Paul Billing-Ross, MS
2015-current: Paul is an SCGPM software developer who is passionate about building the roads and bridges of genomics research. He broke into computational biology studying models of molecular evolution under Dr. Sudhir Kumar at Arizona State University and then transitioned to studying mitochondrial genetics as an NSF Graduate Research Fellow at Cornell University. At SCGPM, he migrated the Stanford sequencing pipeline on DNAnexus, and is now using cloud technologies to open and streamline the process of biomedical innovation for our collaborator, the VA Palo Alto Health Care Center.
Gao Zhou, PhD
2017-present: Gao is a Bioinformatics Scientist at SCGPM dedicated to BaaS. Gao has broad knowledge in computational biology, bioinformatics and molecular biology. He has hands-on experience in analyzing different types of next generation sequencing (NGS) data. He has expertise in machine learning and algorithm development. He enjoys applying, defining and validating computational approaches to deliver important biological insights. Prior to joining SCGPM, Gao has been part of the wearable team in Snyder Lab who performed the first systematic analysis and demonstrated the power of using wearable and portable for monitoring human and early detection of inflammatory diseases and diabetes. Gao has a PhD in Biomaterial Science from University of Toronto in Canada.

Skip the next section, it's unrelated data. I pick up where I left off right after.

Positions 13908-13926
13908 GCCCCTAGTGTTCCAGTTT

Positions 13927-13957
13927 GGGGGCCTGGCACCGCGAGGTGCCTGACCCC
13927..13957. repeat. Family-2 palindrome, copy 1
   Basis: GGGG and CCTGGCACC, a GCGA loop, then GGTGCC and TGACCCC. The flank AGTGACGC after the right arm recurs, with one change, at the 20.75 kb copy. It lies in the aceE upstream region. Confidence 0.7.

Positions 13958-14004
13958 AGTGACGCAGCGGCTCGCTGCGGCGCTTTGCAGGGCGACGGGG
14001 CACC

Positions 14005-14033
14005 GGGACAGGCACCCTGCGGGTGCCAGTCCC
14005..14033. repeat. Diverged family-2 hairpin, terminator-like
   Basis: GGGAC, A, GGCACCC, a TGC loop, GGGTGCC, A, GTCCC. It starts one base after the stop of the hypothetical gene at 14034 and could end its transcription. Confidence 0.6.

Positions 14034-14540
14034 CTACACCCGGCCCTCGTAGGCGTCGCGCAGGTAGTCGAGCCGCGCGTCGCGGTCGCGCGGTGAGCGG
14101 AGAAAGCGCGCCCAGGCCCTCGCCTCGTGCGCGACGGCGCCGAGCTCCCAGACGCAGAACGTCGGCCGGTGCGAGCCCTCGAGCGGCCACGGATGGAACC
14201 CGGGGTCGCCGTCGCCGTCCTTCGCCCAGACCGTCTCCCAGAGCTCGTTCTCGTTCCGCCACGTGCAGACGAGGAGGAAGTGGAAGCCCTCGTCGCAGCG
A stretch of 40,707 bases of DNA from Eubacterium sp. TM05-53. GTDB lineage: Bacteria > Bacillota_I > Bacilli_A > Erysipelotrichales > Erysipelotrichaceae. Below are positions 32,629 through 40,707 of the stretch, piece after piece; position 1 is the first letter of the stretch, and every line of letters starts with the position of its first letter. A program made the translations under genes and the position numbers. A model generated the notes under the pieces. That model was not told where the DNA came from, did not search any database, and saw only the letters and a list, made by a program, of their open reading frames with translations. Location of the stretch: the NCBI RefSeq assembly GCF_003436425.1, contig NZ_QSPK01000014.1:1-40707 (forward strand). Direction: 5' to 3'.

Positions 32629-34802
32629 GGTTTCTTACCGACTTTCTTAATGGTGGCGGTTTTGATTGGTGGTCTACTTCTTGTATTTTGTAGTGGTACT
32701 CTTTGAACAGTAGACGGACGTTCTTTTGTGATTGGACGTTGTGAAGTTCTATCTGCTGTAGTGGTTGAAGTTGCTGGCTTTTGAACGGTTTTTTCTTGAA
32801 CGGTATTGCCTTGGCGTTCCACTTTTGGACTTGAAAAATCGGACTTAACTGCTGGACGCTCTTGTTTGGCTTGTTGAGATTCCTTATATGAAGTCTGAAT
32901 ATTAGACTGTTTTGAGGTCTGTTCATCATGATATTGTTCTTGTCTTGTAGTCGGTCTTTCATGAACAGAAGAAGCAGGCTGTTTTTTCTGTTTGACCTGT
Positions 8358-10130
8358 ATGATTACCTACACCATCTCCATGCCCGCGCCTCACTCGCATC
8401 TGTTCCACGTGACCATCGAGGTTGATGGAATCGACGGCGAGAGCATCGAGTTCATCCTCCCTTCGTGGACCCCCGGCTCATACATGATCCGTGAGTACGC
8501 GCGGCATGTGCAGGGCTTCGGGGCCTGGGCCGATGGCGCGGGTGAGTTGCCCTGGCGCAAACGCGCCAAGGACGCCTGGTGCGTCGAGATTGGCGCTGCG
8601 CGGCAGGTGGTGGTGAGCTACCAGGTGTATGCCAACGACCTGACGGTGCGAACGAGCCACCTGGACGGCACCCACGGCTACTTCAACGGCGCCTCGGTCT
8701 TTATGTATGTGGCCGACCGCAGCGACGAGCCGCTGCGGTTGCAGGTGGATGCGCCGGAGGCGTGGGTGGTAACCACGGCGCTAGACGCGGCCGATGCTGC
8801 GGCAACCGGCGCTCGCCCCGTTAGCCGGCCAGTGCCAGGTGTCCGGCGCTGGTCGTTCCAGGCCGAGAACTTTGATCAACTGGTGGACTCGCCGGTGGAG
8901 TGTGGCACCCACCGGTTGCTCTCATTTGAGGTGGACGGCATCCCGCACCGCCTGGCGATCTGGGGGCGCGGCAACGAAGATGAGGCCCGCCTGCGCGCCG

Vandhana Krishnan, MS